The annual period during which landowners are prevented from cutting hedges under cross-compliance recently came to an end. With this important annual restriction in place to protect wildlife from 1st March until 31st August, it's tempting to set about hedge cutting in earnest come September.
However, there are very good reasons to be selective with your hedge trimmers until January, or even February, to improve the biodiversity of your land.
Why are hedgerows so important?
Hedgerows serve a valuable purpose during the winter offering shelter and food for wildlife. Trim back too vigorously in autumn and you, and wildlife on your land, may pay later.
Delaying or staggering cutting will provide farmland birds with a source of food in the form of berries during the 'hungry gap'. This is the hardest time for birds during harsh British winters, but the rewards for preserving hedgerows go far beyond that.
Hedgerows and woodland edges offer massive benefits to a whole host of wildlife. They are a key element to farmland ecology providing habitats for various species and a number of additional benefits. For example, tussocky grass underneath a well-established hedgerow will give a home to ground-nesting birds and small mammals. These mammals will provide feed for birds of prey such as barn owls and kestrels. Meanwhile, the mammals' disused burrows will in turn provide overwintering habitat for vital pollinators such as the queen bee and predatory beetles.
It's all part of a fantastic farmland ecosystem that starts with a thriving hedgerow!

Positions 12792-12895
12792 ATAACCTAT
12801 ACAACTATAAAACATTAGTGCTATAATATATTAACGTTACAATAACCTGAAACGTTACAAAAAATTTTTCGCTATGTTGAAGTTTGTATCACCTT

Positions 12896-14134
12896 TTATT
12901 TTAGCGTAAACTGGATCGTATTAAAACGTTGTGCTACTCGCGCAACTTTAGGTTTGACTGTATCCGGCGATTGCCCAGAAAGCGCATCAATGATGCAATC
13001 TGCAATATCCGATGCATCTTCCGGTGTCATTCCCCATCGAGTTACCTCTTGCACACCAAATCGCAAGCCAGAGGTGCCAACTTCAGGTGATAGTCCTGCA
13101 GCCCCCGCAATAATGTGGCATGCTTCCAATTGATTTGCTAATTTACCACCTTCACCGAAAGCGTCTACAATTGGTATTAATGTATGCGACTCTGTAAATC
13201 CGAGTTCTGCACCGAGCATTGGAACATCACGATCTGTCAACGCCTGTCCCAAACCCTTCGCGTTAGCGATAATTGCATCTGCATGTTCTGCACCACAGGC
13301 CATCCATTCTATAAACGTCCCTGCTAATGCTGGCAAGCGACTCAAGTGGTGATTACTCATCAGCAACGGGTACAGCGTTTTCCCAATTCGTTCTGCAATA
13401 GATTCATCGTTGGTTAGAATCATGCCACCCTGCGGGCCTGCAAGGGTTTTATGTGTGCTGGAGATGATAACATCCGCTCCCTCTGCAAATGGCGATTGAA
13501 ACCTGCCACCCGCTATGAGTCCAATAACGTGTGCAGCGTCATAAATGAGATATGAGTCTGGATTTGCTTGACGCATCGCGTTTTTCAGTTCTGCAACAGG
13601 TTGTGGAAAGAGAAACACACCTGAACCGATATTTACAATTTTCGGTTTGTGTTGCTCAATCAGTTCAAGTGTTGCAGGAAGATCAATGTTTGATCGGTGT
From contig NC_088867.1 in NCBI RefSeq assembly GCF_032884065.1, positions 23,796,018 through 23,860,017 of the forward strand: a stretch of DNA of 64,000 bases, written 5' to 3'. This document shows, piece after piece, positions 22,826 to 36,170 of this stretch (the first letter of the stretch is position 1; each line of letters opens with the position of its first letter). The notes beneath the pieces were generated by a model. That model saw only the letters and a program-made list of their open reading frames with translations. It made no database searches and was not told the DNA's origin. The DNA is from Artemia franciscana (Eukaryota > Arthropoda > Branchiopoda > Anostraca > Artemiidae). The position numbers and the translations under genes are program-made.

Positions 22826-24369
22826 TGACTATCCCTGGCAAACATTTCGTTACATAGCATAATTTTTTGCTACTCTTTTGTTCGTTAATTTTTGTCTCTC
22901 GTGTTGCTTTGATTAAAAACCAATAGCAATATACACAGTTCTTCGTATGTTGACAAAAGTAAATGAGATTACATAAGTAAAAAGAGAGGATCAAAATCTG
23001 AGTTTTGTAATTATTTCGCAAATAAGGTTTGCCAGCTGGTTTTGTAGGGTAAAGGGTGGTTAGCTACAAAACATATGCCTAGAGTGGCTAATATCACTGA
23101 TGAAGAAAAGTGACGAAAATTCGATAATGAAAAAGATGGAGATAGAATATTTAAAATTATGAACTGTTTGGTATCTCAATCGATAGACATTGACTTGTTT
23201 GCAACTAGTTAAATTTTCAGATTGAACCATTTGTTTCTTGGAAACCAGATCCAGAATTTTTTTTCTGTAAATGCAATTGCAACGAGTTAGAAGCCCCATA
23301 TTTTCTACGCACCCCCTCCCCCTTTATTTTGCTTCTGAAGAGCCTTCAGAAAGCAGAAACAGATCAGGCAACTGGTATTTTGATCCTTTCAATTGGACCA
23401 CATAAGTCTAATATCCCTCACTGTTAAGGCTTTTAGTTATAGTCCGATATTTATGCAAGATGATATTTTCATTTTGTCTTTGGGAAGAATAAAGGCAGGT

Come spring, hedgerows are the earliest source of pollen available to pollinators. A sympathetic autumn/winter hedge cutting plan will ensure fruit and pollen production is optimised. Some species, such as hawthorn, flower only on the second or even third year after cutting. Rotating hedgerow cutting in such situations, so that everywhere isn't cut back at once, will ensure a constant food source.
Before taking a blanket approach, assess the current performance and situation of each section of hedgerow. In this way you'll be able to create a management plan appropriate to each section. Your aim should be to cut back where essential and delay wherever possible to preserve hedgerows as much as you can.
Management of woodland is another area that shouldn't be overlooked. Thinning, coppicing and clear felling will all help ensure there isn't a monoculture of tall trees without an understorey for woodland birds and other wildlife. Think about your ride management. Cutting swathes slightly deeper will create warm pockets in the sun and away from the wind. These will produce mini habitats for butterflies and pollinating insects in the summer months.
Planting hedgerows and woodland
Given the importance of hedgerows and woodland to the whole farm ecosystem the planting of new hedgerows and gap filling is vital. There are various grants available to support this through the Woodland Trust and the Forestry Commission (FC) - although you should ensure the window for applications hasn't closed.
Grants can be used on an estate to create corridors between existing woodlands or, on sporting estates, to link woodland with cover strips.
So before you fire up the hedge trimmer this autumn, take a closer look and see where you might be able to delay cutting until later in the winter.
Kings technical advisor
For specific advice for your business related to this blog get in touch with Kings.